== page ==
March 16, 2023

Did We Wake Up in 2008? Opportunities and Risks for Financial Services Providers

Keith Hauser

What’s next for financial services is on everyone’s mind after the recent failure of Silicon Valley Bank.

I’ve worked in the financial services industry for over 20 years and have been reading a lot since hearing the news of SVB.

On one hand, I can’t help but be reminded of the 2008 – 2012 recession triggered by bank failures and the mortgage crisis.

On the other hand, it feels different this time because the government is reacting faster to prevent another financial crisis like 2008, and there are more regulatory controls in place.

Regardless of what unfolds with SVB and others, one thing is true — when these things happen, it creates a whole new level of compliance and regulatory scrutiny.

Financial System Today vs. 2008

The industry has changed a lot throughout my career, but regulatory issues have always been constant. See my article from two years ago, Are You Really Ready for Your Next Visit from the Consumer Finance Protection Bureau (CFPB)? The level of regulation ebbs and flows, but during these times you will see it ramp up.

The banking industry is highly regulated and subject to government oversight to ensure the safety and stability of the financial system. In the event of a situation like Silicon Valley Bank or 2008, the government may take actions to intervene, such as providing financial support, bailouts, or implementing regulatory measures. I’m sure we will start seeing more and more press on regulatory agencies such as the CFPB, the OCC, FDIC, State Regulators, etc.

Last time this happened, government agencies started hiring like crazy and conducting many more audits and reviews of the banks. I see that all happening again.

Financial services continue to be in the age of digital transformation. Money management is much more digital now than it was in 2008. I was surprised there weren’t more runs on banks over the weekend with people wanting to get their money out after the news of SVB. I figured the run would be worse because Customers now rely heavily on digital and can access their money much quicker than in the past. Regardless, financial services are different than they were 15 years ago…and this will affect regulatory changes in the months ahead.

We have been here before. Financial institutions must proactively find and fix any issues with technology, compliance, and where the two overlap. This is where SingleStone excels — we have both sides covered. We see how technology and regulation are sometimes treated separately, but now they are woven together. We also see how technology reacts to new regulatory environments and know how to help.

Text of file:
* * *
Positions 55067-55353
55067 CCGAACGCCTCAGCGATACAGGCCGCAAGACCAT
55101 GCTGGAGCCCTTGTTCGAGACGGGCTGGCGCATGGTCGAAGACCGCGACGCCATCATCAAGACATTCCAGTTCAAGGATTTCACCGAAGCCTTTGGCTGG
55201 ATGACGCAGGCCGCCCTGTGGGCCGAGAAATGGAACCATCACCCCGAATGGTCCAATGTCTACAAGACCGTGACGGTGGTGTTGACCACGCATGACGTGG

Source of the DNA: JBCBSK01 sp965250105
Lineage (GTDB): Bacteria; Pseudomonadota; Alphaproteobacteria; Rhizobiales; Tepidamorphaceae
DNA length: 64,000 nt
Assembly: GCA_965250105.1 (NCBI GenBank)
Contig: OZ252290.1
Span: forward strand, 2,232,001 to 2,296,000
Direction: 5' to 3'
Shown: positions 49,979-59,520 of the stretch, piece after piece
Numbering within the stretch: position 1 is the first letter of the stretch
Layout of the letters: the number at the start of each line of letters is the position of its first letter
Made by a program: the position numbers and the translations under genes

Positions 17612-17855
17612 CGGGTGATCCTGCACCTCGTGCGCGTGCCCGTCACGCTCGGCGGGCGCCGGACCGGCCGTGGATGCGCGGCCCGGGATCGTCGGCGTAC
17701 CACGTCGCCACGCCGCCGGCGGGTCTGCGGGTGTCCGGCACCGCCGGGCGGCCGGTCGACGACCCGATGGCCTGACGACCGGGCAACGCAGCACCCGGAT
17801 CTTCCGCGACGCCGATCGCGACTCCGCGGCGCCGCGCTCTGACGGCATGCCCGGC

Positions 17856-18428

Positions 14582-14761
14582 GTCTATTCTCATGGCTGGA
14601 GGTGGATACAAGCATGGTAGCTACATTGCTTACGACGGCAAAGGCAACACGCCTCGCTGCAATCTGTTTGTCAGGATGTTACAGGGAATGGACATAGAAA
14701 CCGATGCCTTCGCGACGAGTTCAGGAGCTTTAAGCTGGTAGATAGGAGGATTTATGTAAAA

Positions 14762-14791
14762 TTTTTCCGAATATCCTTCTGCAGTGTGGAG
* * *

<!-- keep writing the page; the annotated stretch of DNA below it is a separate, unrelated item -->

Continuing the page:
Back during the 2008 crisis, technology was just a piece of the puzzle. Now, it will be heavily, heavily, focused on. Organizations will need to prove they are tracking things properly and that their technology complies with regulatory standards.

Here is how we can help…

Software. Dashboard tools for managing internal reports that track how you’re doing from an operations and compliance standpoint.

Data. Data integrity and data governance are huge components of regulatory reviews. What is your data like? How do you know it is secure? How do you know it is accurate?

Cloud migration. We’ve helped financial services clients migrate to the cloud. 

Program, Process, and Compliance Management

During regulatory times, people start picking apart your processes. At SingleStone, we are very skilled at going in and examining your workflow, your processes, and how it relates to technology. Then coming up with quick hits and quick wins to help you prepare for audits and closer examination.

New restrictions and requirements can have a ripple effect through your processes. You may have very little turnaround time to go in and change things. We can help you prepare and be ready for whatever comes next.

We evaluate your current state process and learn how things currently work.

We look at the new rules and regulations coming in, and any internal changes you want to make to create safety, soundness, and compliance.

We help you design and develop a future state process.

We train your people in the new processes, showing where you were, where you need to be, and where the gaps are.

We can manage the projects and initiatives created to resolve your issues.

We can lead your teams through the change management process.

Start Sooner Rather Than Later

There’s a great business phrase, “choose what not to work on.” If you work at a bank right now, you’re probably spinning with all the things you want to get done. But right now, you may have to make some decisions and choose not to do something that you really wanted to do or not build something you really wanted to build. Now you must focus on gaps, compliance, and regulatory issues.

Closely evaluate your technology and processes and look for gaps. Then, thoroughly prioritize which gaps are the riskiest and need the most immediate attention. Evaluate, prioritize, and focus on the most important.

Being prepared doesn’t guarantee a successful review. But it does provide focus and guarantee a better interaction with auditors, which will enhance any review in my opinion. The tide is turning and, sooner or later, regulatory issues will be knocking on your doorstep. So, what should you do? Prepare now.

SingleStone can help you find and fix the gaps before auditors do.


Keith Hauser

Account Director
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